'Broken Arrow': When the First U.S. Atomic Bomb Went MissingBreaking News
tags: Cold War, military history, nuclear history, aviation history
In 1950, an American B-36 bomber on a peace-time training mission crashed over British Columbia, Canada carrying a Mark IV atomic bomb, a weapon comparable in size to the nuke dropped on Nagasaki in 1945. According to testimonies from the surviving crew members, they had safely jettisoned the bomb, and detonated it in mid-air before the plane went down.
The crash became famous as the very first “broken arrow,” the U.S. military’s term for an accident involving a nuclear weapon. But questions swirled for decades about whether the bomb was really detonated over the ocean—or whether it went missing somewhere in the Canadian wilderness.
Five years after using the first atomic weapons to force the surrender of Japan in World War II, the United States military was preparing for a new era of nuclear warfare with its Cold War adversary, the Soviet Union. The Convair B-36 “Peacemaker” was the first true intercontinental bomber capable of carrying nuclear weapons to any part of the world, and the U.S. Strategic Air Command (SAC) was eager to test the new planes with a real payload.
A test bombing run goes awry
After months of lobbying, SAC leaders were able to convince the Atomic Energy Commission to lend them a Mark IV atomic bomb without its plutonium core. The bomb still contained large amounts of uranium and conventional explosives—but it couldn’t trigger a devastating nuclear blast.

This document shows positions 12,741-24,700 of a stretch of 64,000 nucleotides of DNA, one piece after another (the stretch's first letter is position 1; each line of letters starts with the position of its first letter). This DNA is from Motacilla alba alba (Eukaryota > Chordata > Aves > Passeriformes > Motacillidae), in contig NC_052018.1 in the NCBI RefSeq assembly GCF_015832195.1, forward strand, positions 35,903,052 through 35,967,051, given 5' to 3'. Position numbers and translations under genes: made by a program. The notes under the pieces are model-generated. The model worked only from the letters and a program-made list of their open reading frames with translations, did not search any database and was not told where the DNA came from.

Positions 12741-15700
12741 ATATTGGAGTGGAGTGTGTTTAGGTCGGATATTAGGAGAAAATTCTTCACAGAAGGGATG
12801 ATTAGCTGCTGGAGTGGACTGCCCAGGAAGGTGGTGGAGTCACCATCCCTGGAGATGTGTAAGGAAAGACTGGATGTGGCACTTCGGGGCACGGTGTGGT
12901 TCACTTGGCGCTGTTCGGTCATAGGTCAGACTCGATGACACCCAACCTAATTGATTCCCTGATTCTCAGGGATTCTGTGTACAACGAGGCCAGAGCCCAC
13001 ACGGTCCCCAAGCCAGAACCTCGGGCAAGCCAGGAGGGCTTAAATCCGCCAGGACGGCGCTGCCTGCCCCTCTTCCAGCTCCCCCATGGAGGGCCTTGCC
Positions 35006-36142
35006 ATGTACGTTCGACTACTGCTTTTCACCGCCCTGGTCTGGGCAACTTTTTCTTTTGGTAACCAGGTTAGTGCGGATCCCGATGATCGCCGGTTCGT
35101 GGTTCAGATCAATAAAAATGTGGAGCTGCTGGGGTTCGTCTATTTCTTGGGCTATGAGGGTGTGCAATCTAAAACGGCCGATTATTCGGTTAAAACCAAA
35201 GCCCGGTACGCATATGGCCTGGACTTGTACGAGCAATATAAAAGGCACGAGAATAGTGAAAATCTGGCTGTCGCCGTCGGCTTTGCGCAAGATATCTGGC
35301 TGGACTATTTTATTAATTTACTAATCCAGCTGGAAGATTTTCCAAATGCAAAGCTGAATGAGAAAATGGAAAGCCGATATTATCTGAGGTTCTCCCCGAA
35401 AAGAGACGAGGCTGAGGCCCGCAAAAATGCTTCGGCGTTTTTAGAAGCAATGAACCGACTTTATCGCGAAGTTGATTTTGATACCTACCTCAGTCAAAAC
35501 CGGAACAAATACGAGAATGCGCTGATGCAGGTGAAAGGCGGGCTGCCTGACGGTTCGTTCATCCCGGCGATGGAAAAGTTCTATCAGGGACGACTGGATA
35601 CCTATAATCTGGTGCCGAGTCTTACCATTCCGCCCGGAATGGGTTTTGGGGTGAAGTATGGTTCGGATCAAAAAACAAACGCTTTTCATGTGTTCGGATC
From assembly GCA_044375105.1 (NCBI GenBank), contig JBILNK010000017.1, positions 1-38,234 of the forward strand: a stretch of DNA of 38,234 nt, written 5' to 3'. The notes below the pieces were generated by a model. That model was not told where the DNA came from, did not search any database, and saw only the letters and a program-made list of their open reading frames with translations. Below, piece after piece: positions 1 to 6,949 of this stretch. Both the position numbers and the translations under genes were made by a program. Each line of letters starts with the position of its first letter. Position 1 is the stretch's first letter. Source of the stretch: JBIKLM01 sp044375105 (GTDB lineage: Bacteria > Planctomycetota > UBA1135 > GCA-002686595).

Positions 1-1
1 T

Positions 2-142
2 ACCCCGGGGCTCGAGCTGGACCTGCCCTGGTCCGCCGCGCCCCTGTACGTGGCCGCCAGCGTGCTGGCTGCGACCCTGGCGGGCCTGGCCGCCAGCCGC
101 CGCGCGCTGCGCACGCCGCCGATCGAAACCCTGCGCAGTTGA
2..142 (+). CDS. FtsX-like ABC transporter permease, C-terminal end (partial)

comments powered by Disqus
- Chair of Florida Charter School Board on Firing of Principal: About Policy, Not David Statue
- Graduate Student Strikes Fight Back Against Decades of Austerity, Seek to Revive Opportunity
- When Right Wingers Struggle with Defining "Woke" it Shows they Oppose Pursuing Equality
- Strangelove on the Square: Secret USAF Films Showed Airmen What to Expect if Nuclear War Broke Out
- The Women of the Montgomery Bus Boycott
- New Books Force Consideration of Reconstruction's End from Black Perspective
- Excerpt: How Apartheid South Africa Tried to Create a Libertarian Utopia
- Historian's Book on 1970s NBA Shows Racial Politics around Basketball Have Always Been Ugly
- Kendi: "Anti-woke" Part of Backlash Against Antiracist Protest Movements
- Monica Muñoz Martinez Honored for Truth-Telling in Texas History